Corticosteroids and central serous chorioretinopathy.

LuEsther T. Mertz Retinal Research Department, Manhattan Eye, Ear and Throat Hospital, New York, New York 10021, USA.
Ophthalmology (Impact Factor: 6.17). 10/2002; 109(10):1834-7.
Source: PubMed

ABSTRACT The purpose of this study is to investigate the relationship between corticosteroid use and central serous chorioretinopathy (CSC).
A prospective, case-controlled study.
A consecutive series of patients with acute manifestations of CSC and a control group matched for age, race, and gender were recruited between January 2000 and July 2000.
A detailed clinical history was taken, and fundus examination with slit-lamp biomicroscopy was performed on all patients. Fluorescein angiography was obtained on the study patients.
A total of 50 patients was recruited. Twenty-six patients (52%) had a history of exogenous steroid use, including oral, intravenous, intranasal, and intraarticular administration. Two additional patients had a history of endogenous hypercortisolism (Cushing's syndrome). In a matched control group, eight patients (18%) had a history of steroid use. The difference in corticosteroid exposure between study patients and controls was statistically significant (P < 0.0001).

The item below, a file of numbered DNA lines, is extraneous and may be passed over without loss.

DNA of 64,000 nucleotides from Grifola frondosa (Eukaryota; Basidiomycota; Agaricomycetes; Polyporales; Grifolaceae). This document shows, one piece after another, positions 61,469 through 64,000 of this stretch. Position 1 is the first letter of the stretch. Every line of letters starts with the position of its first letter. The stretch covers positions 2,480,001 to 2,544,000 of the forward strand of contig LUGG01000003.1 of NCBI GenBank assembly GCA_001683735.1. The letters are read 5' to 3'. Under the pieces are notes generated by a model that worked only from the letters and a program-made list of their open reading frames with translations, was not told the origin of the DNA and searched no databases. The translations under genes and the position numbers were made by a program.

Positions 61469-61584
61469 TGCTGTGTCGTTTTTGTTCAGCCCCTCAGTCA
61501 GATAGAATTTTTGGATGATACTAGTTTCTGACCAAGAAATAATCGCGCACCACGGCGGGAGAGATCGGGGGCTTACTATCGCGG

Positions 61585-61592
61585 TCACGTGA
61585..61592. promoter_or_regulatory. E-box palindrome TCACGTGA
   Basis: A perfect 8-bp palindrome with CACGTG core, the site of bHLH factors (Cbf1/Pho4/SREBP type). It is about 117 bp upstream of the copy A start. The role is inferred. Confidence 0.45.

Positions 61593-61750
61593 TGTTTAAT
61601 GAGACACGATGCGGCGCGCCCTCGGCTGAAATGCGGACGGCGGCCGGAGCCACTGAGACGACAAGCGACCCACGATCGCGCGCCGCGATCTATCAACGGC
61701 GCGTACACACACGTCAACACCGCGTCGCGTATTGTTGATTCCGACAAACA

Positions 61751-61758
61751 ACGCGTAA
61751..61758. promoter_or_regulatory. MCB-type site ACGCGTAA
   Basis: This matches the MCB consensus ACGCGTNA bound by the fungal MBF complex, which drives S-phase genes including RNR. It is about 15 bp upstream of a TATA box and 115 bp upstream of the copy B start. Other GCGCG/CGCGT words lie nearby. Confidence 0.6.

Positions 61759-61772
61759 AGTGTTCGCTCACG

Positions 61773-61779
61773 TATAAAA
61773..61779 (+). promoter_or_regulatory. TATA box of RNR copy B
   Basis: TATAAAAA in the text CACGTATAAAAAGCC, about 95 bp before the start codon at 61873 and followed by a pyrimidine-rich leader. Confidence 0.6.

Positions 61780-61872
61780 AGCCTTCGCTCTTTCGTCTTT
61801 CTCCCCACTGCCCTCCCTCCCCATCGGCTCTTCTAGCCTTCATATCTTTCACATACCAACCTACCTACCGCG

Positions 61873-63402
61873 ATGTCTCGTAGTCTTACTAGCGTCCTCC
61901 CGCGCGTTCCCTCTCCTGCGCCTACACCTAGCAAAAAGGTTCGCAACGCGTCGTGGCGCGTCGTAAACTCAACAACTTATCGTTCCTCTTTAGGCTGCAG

History of corticosteroid use or Cushing's syndrome.
This study is consistent with previous reports associating steroid use with CSC. It identifies corticosteroids as a significant risk factor for the development of acute, exudative macular manifestation and implicates hypercortisolism as a factor in the pathogenesis of this disorder. Several forms of corticosteroid administration were observed to be a risk factor for CSC. Accordingly, susceptible patients in need of corticosteroids should be advised of the risk of developing acute manifestations of CSC.

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